Restoring the values of the Founding Fathers is supposedly one of the articles of faith of the Tea Party and its Republican entourage. But the ultra-right should be careful what they are wishing since the Founding Fathers were not only revolutionaries in deed, but many held far-reaching democratic ideas that the tea-baggers would denounce as "socialist."
This came to light recently concerning a bill introduced by Ohio State Representative Jay Hottinger, a staunch member of the "caveman caucus," now in control of the legislature, to abolish the estate tax as one of the first orders of business. To support this measure to end taxes on estates valued at $338,333 or more, Hottinger invoked the famous statement of Benjamin Franklin that nothing is certain in life except death and taxes and then expressed his view that even Franklin "didn't envision that the tax man would visit on the day of your death."
Tom Feran, a writer for the Plain Dealer, decided to check out the tax views of Franklin, "arguably the greatest mind of the founding generation," and reported in a column Jan. 21 that not only did Franklin support inheritance taxes but believed that all property except that needed by individuals for survival "is the Property of the Publick, who, by their Laws, have created it, and who may therefore by other Laws dispose of it, whenever the Welfare of the Publick shall demand such Disposition."
The quote is from a letter written in 1783 by Franklin to Robert Morris, the Superintendent of Finance (Treasury Secretary) under Pres. George Washington. The letter calls resistance to taxes "highly blameable" and urges passage of laws to compel payment. Franklin goes on to state, "All Property except ... (that) absolutely necessary for Subsistence, seems to me to be the Creature of public Convention. Hence the Public has the Right of Regulating Descents (inheritance) and all other Conveyances of Property, and even of limiting the Quantity and Uses of it."
Washington did not enact an estate tax, but his successor, John Adams, did in 1797, the same year, Feran notes, that Tom Paine, Franklin's friend and another giant among the Founding Fathers, published "Agrarian Justice," an essay calling for creating a national social security fund to be financed by a 10 percent tax on inherited property.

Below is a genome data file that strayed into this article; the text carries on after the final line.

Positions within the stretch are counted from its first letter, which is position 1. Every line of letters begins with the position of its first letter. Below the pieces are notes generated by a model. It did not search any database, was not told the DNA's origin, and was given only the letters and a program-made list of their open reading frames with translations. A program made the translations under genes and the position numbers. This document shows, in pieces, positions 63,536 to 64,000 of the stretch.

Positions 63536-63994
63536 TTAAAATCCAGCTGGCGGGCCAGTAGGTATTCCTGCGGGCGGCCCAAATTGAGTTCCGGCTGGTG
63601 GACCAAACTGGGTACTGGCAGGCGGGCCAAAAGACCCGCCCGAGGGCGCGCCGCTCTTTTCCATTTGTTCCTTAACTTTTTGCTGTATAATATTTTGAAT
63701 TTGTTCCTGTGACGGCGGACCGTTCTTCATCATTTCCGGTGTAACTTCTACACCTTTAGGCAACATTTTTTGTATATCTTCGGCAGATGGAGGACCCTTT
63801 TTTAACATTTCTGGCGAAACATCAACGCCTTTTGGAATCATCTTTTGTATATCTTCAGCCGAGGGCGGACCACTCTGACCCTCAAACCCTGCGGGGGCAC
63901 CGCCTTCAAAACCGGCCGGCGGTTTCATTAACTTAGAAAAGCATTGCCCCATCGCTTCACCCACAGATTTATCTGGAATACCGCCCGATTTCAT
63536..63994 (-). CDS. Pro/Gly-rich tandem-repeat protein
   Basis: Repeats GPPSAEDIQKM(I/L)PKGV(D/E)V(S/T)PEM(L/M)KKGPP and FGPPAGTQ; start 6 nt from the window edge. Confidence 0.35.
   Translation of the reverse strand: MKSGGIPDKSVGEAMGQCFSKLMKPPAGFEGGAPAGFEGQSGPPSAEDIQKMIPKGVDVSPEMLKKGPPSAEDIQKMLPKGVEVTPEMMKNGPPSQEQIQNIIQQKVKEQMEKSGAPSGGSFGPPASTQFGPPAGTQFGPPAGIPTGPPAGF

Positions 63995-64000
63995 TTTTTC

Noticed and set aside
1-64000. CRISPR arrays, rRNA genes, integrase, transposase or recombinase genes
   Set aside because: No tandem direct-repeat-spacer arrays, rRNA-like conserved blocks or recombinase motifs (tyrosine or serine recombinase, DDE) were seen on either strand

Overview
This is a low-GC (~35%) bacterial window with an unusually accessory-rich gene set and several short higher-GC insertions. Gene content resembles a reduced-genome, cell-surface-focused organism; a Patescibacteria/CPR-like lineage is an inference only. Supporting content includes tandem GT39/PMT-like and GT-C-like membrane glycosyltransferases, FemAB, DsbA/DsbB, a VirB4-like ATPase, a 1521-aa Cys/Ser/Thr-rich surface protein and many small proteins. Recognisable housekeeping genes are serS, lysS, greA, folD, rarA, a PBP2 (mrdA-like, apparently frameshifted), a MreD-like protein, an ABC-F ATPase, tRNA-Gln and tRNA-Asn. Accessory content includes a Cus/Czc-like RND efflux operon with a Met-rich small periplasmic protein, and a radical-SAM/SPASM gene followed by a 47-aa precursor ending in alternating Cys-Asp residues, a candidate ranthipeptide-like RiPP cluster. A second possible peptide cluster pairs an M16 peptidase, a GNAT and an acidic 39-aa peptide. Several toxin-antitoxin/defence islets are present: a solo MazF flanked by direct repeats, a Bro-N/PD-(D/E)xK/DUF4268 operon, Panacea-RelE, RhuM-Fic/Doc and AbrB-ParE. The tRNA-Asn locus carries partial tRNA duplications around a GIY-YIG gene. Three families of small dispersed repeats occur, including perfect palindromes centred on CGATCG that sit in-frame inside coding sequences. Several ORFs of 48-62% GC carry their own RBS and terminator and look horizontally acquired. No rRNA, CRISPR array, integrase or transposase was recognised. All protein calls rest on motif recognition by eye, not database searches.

Unlike Hottinger, the Founding Fathers, including Franklin, Paine, Adams and Thomas Jefferson, were outraged at great disparities of wealth, which they had seen in Europe and stemmed from the type of hereditary political and economic power they overthrew in the American Revolution.
Hottinger has dismissed the revenue problems cities in Ohio will face if the estate tax is repealed saying that municipalities have taxing authority. In other words, it's ok to tax paychecks of ordinary citizens but heaven forbid taxing the hereditary wealth of the rich.
It may seem astonishing that Franklin and other Founding Fathers had such negative views about property rights, but they had obviously given a great deal of thought to the matter. Both Franklin and Paine were strong advocates of the abolition of slavery although it took a terrible civil war to confiscate that form of private property. It is also interesting that Franklin saw property to be the result of laws and "public convention," not some inherent right.
As a young 23-year-old printer, Franklin published in 1729 a pamphlet entitled "A Modest Enquiry into the Nature and Necessity of a Paper Currency," in which he argued that the source and measure of all value was labor. Although there had been some earlier European expressions of this view, this was the first clear statement in America by one of the greatest of our Founding Fathers of the labor theory of value, the foundation of the revolutionary science of Marxism.
Photo: Portrait of Benjamin Franklin, ca. 1770, by Edward Fisher (engraver), after a painting by Mason Chamberlin. (Library of Congress / AP)